EasyJet’s first UK flight in 11 weeks arrived in Glasgow as the airline’s boss said he would feel “100% safe” on one of their planes.
The service from Gatwick took off at 7am and arrived at Glasgow Airport just after 8am, with passengers and crew expected to wear masks on board.
It was the first flight since EasyJet grounded its aircraft on March 30 due to the coronavirus pandemic.
Chief executive Johan Lundgren said the carrier took guidance from international regulators to develop an enhanced safety and hygiene regime ahead of its resumption of flights.
As well as the wearing of masks, other measures include aircraft being regularly deep-cleaned, as well as disinfection wipes and hand sanitiser being made available.
Mr Lundgren said not operating a single flight in nearly three months has been “devastating” and the airline is “super-excited” to return to the skies.
He will travel on his first EasyJet flight after the restart on Wednesday.
Asked if he would be anxious about his health if the plane is full, he said: “I would feel 100% safe.
“The recommendations that we’ve implemented have been defined together with international regulators Easa (European Aviation Safety Agency), ICAO (International Civil Aviation Organisation), the CAA (Civil Aviation Authority) and also our own company’s medical doctors and expertise.”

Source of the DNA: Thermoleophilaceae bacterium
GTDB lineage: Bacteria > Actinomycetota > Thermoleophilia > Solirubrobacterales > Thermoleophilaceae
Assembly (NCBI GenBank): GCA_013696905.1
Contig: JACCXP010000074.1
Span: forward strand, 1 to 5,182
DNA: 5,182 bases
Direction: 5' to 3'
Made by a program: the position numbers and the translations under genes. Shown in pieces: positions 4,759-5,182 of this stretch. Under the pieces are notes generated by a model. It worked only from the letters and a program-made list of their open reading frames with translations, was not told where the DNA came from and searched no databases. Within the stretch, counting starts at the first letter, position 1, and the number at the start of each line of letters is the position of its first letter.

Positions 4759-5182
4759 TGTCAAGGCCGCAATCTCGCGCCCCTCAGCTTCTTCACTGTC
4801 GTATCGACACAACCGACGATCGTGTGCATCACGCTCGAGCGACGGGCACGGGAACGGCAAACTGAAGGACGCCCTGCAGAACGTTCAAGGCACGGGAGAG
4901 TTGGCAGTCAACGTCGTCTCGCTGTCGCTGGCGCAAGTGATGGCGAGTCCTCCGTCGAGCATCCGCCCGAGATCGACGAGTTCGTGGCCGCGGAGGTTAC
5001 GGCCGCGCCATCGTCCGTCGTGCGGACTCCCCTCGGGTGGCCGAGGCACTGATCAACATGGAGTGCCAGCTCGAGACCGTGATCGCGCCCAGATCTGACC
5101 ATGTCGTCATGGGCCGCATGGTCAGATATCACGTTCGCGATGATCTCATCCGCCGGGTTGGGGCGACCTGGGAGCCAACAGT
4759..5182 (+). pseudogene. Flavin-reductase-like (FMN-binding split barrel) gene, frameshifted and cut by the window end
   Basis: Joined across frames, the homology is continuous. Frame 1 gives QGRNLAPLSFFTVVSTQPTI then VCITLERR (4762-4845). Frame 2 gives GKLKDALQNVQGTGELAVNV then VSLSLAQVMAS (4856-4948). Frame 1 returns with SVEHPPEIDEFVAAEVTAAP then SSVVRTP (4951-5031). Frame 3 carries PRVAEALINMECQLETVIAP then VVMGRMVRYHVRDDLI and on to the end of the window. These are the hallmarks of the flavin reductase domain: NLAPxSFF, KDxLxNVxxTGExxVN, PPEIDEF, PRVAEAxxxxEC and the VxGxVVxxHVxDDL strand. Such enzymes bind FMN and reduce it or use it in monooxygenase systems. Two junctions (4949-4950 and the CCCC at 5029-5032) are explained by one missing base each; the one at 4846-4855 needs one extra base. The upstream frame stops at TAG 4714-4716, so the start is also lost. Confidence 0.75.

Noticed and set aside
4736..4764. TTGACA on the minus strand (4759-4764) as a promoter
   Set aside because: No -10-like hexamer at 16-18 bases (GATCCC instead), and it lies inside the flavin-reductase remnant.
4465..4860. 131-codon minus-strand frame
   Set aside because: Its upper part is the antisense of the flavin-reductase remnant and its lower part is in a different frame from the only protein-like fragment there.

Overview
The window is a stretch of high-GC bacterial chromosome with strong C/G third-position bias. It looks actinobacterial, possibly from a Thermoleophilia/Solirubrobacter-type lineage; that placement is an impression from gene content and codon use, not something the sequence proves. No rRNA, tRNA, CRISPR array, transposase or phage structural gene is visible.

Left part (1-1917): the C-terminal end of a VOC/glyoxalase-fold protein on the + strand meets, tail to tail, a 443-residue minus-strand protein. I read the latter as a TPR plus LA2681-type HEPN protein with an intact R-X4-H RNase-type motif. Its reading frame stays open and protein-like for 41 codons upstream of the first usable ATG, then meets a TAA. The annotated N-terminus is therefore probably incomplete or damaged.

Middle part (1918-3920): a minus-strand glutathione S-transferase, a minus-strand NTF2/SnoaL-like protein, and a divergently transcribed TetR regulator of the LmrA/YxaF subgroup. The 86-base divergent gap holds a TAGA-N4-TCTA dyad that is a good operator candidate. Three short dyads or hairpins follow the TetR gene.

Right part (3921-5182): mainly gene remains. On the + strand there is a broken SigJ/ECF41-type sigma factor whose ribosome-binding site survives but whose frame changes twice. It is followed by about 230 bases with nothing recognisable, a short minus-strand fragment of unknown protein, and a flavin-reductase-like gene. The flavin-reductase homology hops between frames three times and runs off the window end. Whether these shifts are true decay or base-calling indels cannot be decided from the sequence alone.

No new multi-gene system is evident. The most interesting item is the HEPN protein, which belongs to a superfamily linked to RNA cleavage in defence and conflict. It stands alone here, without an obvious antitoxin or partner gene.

Despite the 14-day quarantine policy and current travel restrictions imposed in the UK, Mr Lundgren said he believed summer holidays will be possible.
He went on: “We would hope and would be really looking forward to restrictions being either lifted, or air bridges put in place where it made sense to do so, allowing UK customers as well as people in the rest of Europe to be able to go on a holiday.”
Air bridges would involve travellers arriving from countries where the risk of being infected by coronavirus is deemed to be low to avoid having to self-isolate for 14 days.
EasyJet’s initial schedule involves mainly domestic flying in the UK and France.
The airline will ramp up its operations in the coming weeks.
It plans to reopen half of its 1022 routes by the end of next month, increasing to 75% during August.
But flights will be at a lower frequency than normal, meaning the airline will operate at around 30% of its normal capacity between July and September.
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